August 29, 2007

FBI's Wiretapping Behemoth Revealed

Greetings. Considerable details regarding the FBI's vast domestic wiretapping infrastructure -- "DCSNet" -- have now been revealed in released documents. Please see this story for some details and related links.

Now partially exposed is a real-time telecommunications spying system that would have put Stalin's phone cops and the East German Stasi to shame (or at the very least set them drooling with envy). The DCSNet system appears to be as pervasive and potentially subject to abuse as many observers had feared as a worst-case scenario.

I don't throw around the term "police state" lightly. But given the recent information regarding FBI abuse of National Security Letters, other trust-eroding revelations relating to inappropriate use of "anti-terrorism" powers, and the range of technological security and other shortcomings that appear to exist in this embedded wiretapping system, we appear to be living in something very much approximating what could be a textbook definition of a "telecom police state" at this time. That is, when basic communications facilities become purpose-built to enable government monitoring, the very concept of telecommunications privacy for innocent citizens rapidly becomes moot.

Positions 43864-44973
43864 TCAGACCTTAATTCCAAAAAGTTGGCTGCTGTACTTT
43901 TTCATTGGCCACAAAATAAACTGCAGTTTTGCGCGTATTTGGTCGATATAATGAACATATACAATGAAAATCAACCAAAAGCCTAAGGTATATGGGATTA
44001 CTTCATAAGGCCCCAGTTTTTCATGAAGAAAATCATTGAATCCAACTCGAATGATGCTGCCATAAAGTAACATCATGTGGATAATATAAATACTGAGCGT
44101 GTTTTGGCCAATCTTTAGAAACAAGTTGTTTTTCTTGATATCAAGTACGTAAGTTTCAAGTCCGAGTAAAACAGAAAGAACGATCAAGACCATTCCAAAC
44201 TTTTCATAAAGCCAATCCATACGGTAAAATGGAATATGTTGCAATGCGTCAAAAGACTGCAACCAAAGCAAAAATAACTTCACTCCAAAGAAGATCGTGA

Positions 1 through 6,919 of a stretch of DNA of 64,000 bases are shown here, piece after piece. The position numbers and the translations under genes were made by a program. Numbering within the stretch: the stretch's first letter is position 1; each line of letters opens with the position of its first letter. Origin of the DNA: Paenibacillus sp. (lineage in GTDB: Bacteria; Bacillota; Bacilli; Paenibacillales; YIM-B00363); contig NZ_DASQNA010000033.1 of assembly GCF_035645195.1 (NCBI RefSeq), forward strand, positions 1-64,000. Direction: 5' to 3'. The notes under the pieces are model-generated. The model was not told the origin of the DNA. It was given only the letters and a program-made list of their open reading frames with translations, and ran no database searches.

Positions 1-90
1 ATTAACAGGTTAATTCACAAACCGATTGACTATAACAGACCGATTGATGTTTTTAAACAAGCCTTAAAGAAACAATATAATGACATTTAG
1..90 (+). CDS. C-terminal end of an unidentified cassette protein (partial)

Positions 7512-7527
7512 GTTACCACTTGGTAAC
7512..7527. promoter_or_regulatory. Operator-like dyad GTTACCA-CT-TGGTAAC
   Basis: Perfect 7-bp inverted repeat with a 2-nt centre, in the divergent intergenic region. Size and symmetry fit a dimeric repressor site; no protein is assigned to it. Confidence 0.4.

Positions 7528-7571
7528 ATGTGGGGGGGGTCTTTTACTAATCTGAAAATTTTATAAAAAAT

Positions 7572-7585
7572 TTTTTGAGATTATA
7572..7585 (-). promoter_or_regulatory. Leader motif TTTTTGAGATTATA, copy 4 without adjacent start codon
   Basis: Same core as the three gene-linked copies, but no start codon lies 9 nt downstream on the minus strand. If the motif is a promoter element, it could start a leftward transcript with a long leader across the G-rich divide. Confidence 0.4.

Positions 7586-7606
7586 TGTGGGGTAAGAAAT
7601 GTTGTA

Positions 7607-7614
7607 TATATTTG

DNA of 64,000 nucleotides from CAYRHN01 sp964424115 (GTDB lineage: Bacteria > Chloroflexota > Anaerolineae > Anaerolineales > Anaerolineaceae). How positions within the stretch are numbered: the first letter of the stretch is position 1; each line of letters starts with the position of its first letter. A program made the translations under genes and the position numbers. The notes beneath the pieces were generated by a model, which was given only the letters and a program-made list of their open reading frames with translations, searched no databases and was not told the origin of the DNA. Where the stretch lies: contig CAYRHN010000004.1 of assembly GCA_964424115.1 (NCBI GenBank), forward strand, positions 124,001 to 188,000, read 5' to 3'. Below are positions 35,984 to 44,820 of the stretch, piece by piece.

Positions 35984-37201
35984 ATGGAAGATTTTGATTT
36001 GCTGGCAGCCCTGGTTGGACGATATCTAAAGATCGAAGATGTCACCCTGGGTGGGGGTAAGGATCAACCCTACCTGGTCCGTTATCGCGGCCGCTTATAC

Of particular irony is the FBI's assertion that the spying system has never been breached by outsiders -- as far as the FBI knows, that is. But of course, it's the real pro who penetrates such systems without revealing their presence, and the only sure protection from that class of attack is to not deeply compromise telecommunications systems with such incredibly intrusive surveillance capabilities in the first place.

In Theodore J. Flicker's brilliant, masterpiece 1967 film The President's Analyst, the following exchange takes place:

Russian Spy: "Are you trying to tell me that every phone in the country is tapped?"

American Spy: "That's what's in my head."

Russian Spy: "But Don, this is America, not Russia!"

I've noted this dialogue in my writings a number of times over the years. But even I never fully realized the extent to which Flicker had actually created more of a prescient documentary, rather than merely a dark satire.

"This is a recording."


Posted by Lauren at August 29, 2007 05:32 PM | Permalink
Twitter: @laurenweinstein
Google+: Lauren Weinstein